Consultation Policy


This chapter was reviewed and adjusted in January 2019.

1. General Principles of Consultation

Service Users and Professionals involved in the receipt and delivery of services should be encouraged to consult, as far as possible about the decision making process, which may affect them so that they can make informed decisions about the services they will receive.

This in the main will include children, young people, their Advocates, their parents, other significant family members and those externally commissioned services; including all frontline staff, managers, foster carers, colleagues from other agencies.

All children and young people with respect to their age and ability should be actively encouraged to contribute as fully as they can with respect to the decisions that will be made regarding their short - long term futures.

Unless there are exceptional circumstances, reasonable steps must be taken in all cases to consult with parents or those that hold (PR) Parental Responsibility. Exceptions will include where a child is placed for adoption and where those children and young people with an appropriate level of maturity specifically request that their parents are not consulted and a management decision is made to respect their views and wishes.

Consultation should take place on a regular basis with those that receive services and judgements should not be made about their inability or lack of interest. If, during the consultation process, they do not wish to participate, this should be respected and clearly noted, but they should still be encouraged, as they may change their mind.

If there are any identified communication difficulties, suitable measures will be provided to enable them to participate, including arranging fair access to any advocates or other representatives who may translate or speak on their behalf with the relevant tools used.

Consultation should be undertaken in an innovative way and visual aids used as need be, such as video workshops and face to face forums.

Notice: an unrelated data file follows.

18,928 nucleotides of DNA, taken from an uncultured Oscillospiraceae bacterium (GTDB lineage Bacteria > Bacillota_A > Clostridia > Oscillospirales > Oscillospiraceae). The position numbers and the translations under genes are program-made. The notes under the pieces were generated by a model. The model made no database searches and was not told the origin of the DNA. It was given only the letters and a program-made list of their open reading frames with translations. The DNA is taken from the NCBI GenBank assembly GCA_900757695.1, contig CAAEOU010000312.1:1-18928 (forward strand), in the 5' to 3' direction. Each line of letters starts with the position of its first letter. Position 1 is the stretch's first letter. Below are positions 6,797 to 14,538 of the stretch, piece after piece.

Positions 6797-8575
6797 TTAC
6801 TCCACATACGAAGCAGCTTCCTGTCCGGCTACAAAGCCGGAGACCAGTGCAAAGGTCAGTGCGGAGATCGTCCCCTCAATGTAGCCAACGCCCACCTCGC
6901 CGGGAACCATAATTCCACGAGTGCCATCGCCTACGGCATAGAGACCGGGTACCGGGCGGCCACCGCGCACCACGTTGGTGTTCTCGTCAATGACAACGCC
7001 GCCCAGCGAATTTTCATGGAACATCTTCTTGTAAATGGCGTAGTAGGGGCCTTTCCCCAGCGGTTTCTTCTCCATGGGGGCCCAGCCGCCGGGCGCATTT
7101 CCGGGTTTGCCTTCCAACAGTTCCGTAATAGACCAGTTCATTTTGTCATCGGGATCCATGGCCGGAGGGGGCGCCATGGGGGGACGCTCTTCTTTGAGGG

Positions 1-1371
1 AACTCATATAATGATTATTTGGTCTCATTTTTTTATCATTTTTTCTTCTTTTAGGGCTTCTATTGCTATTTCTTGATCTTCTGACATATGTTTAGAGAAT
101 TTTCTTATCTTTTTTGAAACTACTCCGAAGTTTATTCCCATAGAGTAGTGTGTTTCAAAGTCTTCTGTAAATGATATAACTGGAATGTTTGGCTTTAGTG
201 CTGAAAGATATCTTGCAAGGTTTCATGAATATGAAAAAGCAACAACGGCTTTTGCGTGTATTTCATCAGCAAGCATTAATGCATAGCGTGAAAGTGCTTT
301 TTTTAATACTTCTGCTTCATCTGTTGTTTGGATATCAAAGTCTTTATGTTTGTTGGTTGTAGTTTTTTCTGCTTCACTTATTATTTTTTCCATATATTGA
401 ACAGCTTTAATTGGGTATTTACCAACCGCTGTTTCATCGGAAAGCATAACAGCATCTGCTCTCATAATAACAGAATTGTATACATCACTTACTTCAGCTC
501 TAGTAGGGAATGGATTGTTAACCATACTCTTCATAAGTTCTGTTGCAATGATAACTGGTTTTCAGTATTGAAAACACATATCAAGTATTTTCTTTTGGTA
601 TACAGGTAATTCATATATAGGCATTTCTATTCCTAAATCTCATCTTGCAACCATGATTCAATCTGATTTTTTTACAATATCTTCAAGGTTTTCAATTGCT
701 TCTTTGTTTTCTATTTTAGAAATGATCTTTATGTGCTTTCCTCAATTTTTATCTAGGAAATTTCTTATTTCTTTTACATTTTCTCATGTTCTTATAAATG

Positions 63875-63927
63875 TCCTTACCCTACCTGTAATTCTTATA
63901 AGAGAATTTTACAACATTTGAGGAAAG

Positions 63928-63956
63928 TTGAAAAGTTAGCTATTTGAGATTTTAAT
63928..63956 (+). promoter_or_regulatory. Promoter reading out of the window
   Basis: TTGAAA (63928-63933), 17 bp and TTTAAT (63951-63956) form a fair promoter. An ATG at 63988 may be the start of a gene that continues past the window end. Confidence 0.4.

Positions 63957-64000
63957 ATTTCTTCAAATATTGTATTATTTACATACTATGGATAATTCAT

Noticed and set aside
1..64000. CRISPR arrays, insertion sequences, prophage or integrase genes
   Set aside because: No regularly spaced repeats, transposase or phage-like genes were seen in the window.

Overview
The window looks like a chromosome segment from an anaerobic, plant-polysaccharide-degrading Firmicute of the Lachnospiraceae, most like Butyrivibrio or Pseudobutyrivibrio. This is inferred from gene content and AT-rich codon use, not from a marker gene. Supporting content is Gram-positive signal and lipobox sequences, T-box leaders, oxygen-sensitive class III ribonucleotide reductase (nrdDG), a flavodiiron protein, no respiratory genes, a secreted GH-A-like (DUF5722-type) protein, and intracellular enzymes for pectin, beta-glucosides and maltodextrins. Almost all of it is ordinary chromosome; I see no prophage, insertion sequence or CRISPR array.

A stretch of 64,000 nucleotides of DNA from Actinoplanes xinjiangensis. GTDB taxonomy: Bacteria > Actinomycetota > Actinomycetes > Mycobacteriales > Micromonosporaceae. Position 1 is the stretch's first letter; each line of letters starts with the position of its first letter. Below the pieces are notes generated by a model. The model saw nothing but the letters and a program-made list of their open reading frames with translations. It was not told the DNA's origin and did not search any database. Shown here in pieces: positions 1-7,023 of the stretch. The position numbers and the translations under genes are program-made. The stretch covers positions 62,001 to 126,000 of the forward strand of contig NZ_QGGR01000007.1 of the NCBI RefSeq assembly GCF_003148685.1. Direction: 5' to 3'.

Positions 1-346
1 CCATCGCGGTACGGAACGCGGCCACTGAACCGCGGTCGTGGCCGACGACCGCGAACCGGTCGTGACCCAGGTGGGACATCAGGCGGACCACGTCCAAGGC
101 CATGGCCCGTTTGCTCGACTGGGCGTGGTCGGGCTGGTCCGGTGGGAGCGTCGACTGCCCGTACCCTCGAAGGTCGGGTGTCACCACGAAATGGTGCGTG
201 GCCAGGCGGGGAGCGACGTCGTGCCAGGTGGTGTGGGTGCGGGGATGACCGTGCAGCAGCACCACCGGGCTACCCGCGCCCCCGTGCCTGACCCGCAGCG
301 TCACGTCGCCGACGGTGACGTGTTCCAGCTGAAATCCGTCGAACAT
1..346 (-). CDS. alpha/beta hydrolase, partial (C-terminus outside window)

If consultation is not possible or is restricted for whatever reason, steps should be taken to ensure that those affected are informed of decisions as soon as practicable after they are made. An explanation for the decision given, together with an opportunity to make comments and express their views and wishes should be offered. If it is then felt that a different decision may have been more appropriate, the practitioner should reflect upon the decision and review with a manager.

If a decision has been made against the views and wishes of an individual, they should be informed of the reasons with a full explanation in writing, if feedback is given orally. In such circumstances, the individual should be informed of their rights to formally challenge the decision making process, and be provided with the Complaints Procedure, if they are a service user. If a colleague is unhappy with the decision making process they should make best endeavours to discuss this with their supervising line manager to resolve the matter.

Children and Young People should also be informed of their right to appoint an independent Advocate, and if an advocate is appointed, he or she must be consulted in accordance with the principles set out in this section.

2. Management Consultation

Unless otherwise stated in these procedures, it is assumed that all staff working with Children Schools and Families will take reasonable steps to keep their supervisory managers informed of their actions; and consult and seek their approval where they do not have decision making responsibility delegated to them.

In order to facilitate this, managers must ensure that they have effective lines of communication with their staff teams and create a space that promotes open lines of communication.

3. Legal Consultation

It is expected that, in following these procedures and any local guidance in Merton, Social Care managers will seek legal advice as appropriate before taking any action and/or making decisions, which may change the legal status of a child. This is of particular importance in crisis intervention where emergency action is being considered and necessary.

By promoting effective lines of communication it is the manager's role to ensure that this is maintained by quality assurance and regular liaison with external partner agencies, so that expectations are set out to all parties.